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REVLON, INC. v. CARSON PRODS. CO.
September 23, 1983
REVLON, INC., a Delaware corporation, Plaintiff,
CARSON PRODUCTS CO., a Georgia corporation, Defendant
The opinion of the court was delivered by: WEINFELD
Plaintiff moves for summary judgment in this action for a declaratory judgment of invalidity, under 35 U.S.C. §§ 102 and 103, of two patents owned by defendant. The two patents relate to hair straightening and curling (waving) compounds and processes. Plaintiff claims that (1) both patents were anticipated by prior patents issued to L'Oreal in 1975 and by a 1933 article by E. K. Moore, "The Influence of Various Nitrogen Compounds on Unhairing with Calcium Hydroxide Suspensions," and (2) the subject matter of the patents was obvious to a chemist with ordinary skill in the art of hair treatments.
Summary judgment under Fed. R. Civ. P. 56 is a drastic remedy -- one that our Court of Appeals has applied "with some timidity" to insure that a litigant is not deprived of the right to a jury trial.
It is granted only when there is no genuine issue as to any material fact.
In this action there are such issues which require a trial.
The Court need detail only a few of the disputed fact issues. Defendant's patents claim a hair straightening and waving compound that has guanidine hydroxide as its principal active ingredient. Plaintiff's claim of obviousness rests on the following assertions: (1) the prior art, including the Moore article and the L'Oreal patents, disclose that a mixture in which calcium hydroxide and guanidine carbonate react is an effective hair treatment compound; (2) guanidine hydroxide is the necessary and inevitable result of the reaction between calcium hydroxide and guanidine carbonate; and (3) one with ordinary skill in the art of hair treatment, knowing that the combination of guanidine carbonate and calcium hydroxide forms guanidine hydroxide, would expect guanidine hydroxide to be effective in straightening and waving hair.
Defendant disputes first that the Moore article is pertinent prior art to support the claim of anticipation or obviousness. Moore's research related to the effect of various nitrogen compounds on the unhairing rate of calcium hydroxide suspensions applied to animal hides. Plaintiff submits substantial evidence that various experts, including, it contends, defendant's own experts, consider the art of dehairing to be relevant to the art of human hair straightening. However, defendant submits affidavits from other experts who maintain that the two arts are not related or analogous, as well as an affidavit from one of the experts plaintiff cites which "explains" his position.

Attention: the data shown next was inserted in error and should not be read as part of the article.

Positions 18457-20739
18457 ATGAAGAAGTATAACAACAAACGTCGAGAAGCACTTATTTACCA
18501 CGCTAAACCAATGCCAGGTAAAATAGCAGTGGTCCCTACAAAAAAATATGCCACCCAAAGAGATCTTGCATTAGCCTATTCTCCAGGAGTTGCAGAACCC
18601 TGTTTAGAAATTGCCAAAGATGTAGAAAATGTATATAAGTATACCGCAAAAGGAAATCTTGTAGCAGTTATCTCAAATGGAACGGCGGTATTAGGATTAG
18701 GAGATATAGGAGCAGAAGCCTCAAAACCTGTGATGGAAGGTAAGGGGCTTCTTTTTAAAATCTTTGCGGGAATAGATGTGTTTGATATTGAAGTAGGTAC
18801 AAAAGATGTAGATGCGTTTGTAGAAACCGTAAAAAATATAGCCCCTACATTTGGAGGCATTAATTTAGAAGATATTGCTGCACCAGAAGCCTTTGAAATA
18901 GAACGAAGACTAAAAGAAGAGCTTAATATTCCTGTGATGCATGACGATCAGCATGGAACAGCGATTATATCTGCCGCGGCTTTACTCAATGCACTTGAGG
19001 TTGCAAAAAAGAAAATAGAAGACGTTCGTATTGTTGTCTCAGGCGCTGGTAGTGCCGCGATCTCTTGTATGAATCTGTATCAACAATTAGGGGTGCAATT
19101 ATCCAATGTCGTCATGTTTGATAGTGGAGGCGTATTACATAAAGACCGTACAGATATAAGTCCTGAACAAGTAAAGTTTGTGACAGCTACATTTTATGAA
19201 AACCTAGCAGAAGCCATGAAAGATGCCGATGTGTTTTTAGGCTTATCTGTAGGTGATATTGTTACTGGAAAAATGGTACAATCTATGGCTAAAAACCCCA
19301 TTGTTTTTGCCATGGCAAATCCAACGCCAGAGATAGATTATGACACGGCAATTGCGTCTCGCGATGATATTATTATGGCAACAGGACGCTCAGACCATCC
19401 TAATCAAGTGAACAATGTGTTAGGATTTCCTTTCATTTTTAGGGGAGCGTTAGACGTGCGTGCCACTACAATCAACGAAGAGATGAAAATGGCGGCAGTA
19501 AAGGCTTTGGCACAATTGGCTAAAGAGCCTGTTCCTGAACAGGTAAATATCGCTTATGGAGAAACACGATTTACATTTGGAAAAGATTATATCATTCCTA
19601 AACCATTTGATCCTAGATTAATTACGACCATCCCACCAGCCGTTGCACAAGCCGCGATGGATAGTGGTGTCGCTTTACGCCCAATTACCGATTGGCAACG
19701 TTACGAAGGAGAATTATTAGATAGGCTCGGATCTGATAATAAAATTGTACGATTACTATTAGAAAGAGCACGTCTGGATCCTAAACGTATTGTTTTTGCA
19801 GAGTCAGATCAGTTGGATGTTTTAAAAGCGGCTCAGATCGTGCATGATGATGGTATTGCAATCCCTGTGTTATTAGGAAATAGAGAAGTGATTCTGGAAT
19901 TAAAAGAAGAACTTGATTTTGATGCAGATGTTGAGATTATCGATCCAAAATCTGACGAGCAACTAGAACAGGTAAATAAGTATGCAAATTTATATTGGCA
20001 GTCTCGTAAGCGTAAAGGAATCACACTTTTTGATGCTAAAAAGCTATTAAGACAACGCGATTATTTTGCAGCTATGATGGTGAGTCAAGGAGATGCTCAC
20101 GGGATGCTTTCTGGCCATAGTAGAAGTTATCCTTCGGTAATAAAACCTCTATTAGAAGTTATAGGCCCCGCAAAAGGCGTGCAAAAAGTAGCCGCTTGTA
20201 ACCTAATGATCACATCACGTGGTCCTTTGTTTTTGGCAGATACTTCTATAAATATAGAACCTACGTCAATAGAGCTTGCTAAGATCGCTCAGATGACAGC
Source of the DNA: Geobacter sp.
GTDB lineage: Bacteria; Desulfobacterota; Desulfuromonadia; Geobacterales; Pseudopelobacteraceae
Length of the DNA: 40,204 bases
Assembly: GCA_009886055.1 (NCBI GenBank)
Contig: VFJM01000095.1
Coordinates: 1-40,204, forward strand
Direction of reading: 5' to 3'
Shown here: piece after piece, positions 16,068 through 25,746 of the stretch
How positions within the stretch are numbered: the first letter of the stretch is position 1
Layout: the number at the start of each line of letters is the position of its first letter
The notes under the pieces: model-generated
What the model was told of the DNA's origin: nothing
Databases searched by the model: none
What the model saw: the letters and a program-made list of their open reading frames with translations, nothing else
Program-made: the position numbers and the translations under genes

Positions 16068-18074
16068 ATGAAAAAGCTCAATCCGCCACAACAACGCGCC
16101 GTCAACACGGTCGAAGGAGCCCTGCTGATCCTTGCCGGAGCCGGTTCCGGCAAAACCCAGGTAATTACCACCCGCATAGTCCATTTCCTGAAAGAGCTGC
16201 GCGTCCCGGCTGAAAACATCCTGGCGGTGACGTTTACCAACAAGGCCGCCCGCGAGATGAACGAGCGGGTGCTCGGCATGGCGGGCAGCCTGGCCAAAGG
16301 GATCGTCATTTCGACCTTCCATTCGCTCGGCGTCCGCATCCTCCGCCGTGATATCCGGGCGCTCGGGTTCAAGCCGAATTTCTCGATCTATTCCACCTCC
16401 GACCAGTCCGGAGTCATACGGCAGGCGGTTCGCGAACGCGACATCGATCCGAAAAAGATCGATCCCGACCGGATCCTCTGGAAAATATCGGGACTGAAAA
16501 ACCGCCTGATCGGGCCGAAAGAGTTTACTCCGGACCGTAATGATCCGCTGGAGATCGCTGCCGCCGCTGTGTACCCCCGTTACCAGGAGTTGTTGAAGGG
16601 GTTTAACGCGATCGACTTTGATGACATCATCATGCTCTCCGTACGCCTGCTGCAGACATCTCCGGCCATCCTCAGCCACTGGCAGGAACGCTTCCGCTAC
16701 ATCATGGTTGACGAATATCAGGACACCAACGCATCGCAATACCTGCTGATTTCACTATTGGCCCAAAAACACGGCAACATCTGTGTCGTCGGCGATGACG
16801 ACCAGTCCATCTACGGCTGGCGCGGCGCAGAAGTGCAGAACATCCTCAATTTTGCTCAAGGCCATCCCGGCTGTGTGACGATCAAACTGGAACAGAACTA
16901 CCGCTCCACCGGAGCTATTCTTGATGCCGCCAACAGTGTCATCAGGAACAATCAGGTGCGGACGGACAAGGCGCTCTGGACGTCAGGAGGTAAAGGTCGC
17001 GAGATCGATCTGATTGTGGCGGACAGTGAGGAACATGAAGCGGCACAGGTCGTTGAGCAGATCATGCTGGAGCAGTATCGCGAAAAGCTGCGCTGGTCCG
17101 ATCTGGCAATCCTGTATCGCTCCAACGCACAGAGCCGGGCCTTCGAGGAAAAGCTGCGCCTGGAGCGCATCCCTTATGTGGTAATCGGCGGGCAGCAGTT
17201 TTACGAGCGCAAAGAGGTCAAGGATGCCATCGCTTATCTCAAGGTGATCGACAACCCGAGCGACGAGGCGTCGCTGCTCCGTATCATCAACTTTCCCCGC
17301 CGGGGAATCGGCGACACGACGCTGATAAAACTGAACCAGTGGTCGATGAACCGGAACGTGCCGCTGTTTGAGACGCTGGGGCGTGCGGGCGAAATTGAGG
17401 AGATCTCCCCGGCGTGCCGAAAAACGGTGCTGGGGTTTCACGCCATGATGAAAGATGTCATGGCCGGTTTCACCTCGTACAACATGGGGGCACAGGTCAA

Defendant also points to a Fourth Circuit decision in which animal dehairing was found to be not analogous to human hair removal (depilation).
The disputed issue regarding the relationship between the two arts is material and forecloses grant of summary judgment.
Defendant also submits affidavits from various experts who maintain that rather than disclosing a mixture in which calcium hydroxide and guanidine carbonate react, the L'Oreal patents and Moore article disclose the use of guanidine as a catalyst that does not react with the calcium hydroxide. Further, defendant offers evidence vigorously contesting plaintiff's assertions that a chemist with ordinary skill in the art would expect guanidine hydroxide to result from a mixture of guanidine carbonate and calcium hydroxide, and that such a chemist would expect guanidine hydroxide to serve as an effective hair straightener.
In sum, plaintiff has not sustained the burden of demonstrating "the absence of any material fact genuinely in dispute."
It is not without significance that the pretrial order stipulates that "One of ordinary skill in the art to which the inventions of the patents in suit pertain is a chemist with a graduate degree or an undergraduate degree and experience in the field of cosmetics." The Court does not meet that qualification -- the testimony of those who do may be helpful in resolving the disputed fact issues. Accordingly, the motion for summary judgment is denied.
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